Posted tagged ‘H. G. Wells’

Starting a futures discussion – some docs

January 8, 2013

I’m giving a talk to some masters students in London tomorrow and was asked to suggest something for them to read in advance.

I wasn’t quite sure where they were starting from, or where we might want to take the discussion in a single 90 minute session, so in the end I provided a selection. These are not samplings from the Dark Mountain, or cornucopian blatherings, more entries into some kind of conversation about how we think about the future, and why. Aside from that

The criteria were fairly simple arbitrary:

not by me

not too long

interesting

easily available

exemplifying different approaches/points of view

on my hard drive already

It occurs to me they might be of use to a few other people, so here is the list, with web links.

20 Ways the Future has Let Us Down

One of those, where’s my flying car? pieces…  LINK

A Primer on Futures Studies, Foresight and the Use of Scenarios  Dr Joseph Voros, Swinburne University of Technology LINK (pdf)

The Future of Humanity Nick Bostrom

Big picture/deep time thinking from Oxford LINK (pdf)

 

H. G. Wells – “The future is as fixed and determinate as the past”

(or: The Discovery of the Future) as printed in the New York Times, 1913 LINK (pdf)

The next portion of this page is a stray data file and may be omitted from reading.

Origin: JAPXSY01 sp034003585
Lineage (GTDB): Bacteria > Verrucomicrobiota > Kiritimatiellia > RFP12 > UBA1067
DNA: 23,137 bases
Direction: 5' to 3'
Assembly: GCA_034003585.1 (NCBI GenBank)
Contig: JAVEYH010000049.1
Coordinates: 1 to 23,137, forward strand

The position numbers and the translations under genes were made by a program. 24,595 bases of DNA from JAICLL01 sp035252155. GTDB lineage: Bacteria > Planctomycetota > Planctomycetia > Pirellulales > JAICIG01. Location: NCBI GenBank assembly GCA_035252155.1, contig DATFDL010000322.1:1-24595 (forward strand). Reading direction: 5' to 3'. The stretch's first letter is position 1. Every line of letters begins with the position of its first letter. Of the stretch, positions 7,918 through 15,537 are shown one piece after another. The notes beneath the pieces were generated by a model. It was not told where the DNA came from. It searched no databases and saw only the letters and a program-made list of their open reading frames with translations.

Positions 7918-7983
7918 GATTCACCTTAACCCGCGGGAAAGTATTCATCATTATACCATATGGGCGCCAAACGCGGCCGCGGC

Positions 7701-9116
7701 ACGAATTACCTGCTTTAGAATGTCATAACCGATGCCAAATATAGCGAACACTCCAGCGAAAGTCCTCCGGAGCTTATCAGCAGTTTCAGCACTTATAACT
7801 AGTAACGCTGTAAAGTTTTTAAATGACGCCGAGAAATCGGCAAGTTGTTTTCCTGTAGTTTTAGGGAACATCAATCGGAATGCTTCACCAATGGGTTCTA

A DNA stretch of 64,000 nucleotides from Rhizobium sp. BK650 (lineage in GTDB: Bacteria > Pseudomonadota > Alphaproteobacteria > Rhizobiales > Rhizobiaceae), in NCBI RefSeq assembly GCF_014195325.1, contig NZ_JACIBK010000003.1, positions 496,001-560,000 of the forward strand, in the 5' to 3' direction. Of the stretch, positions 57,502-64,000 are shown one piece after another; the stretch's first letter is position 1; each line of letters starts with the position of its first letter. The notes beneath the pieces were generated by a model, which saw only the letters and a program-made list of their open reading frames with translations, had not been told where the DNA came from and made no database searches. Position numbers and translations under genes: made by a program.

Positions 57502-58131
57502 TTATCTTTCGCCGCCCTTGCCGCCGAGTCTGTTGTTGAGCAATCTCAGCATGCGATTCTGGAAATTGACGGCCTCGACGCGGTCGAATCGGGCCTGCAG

The Future and How to Think About It.

(old Cabinet Office Paper – gives flavour of some government thinking in UK) LINK (pdf)

 

Outsights – 21 Drivers for the 21st Century

A flavour of independent consultancy in this area. LINK

 

Paul Saffo – Six Rules for Effective Forecasting

Harvard Business Review 2007  LINK

 

And I’ll add a couple of very recent documents which result from large scale, institutional foresight efforts from establishment global elite points of view –

The World Economic Forum – Global Risks 2013 LINK

US National Intelligence Council – Global Trends 2030: Alternative Worlds

(latest in a series dating back some years) LINK

Also very thought-provoking is this new essay in the American Historical Review on the conflicted roots of post WW2 futurology. LINK

Feel free to add others which might be better in the comments…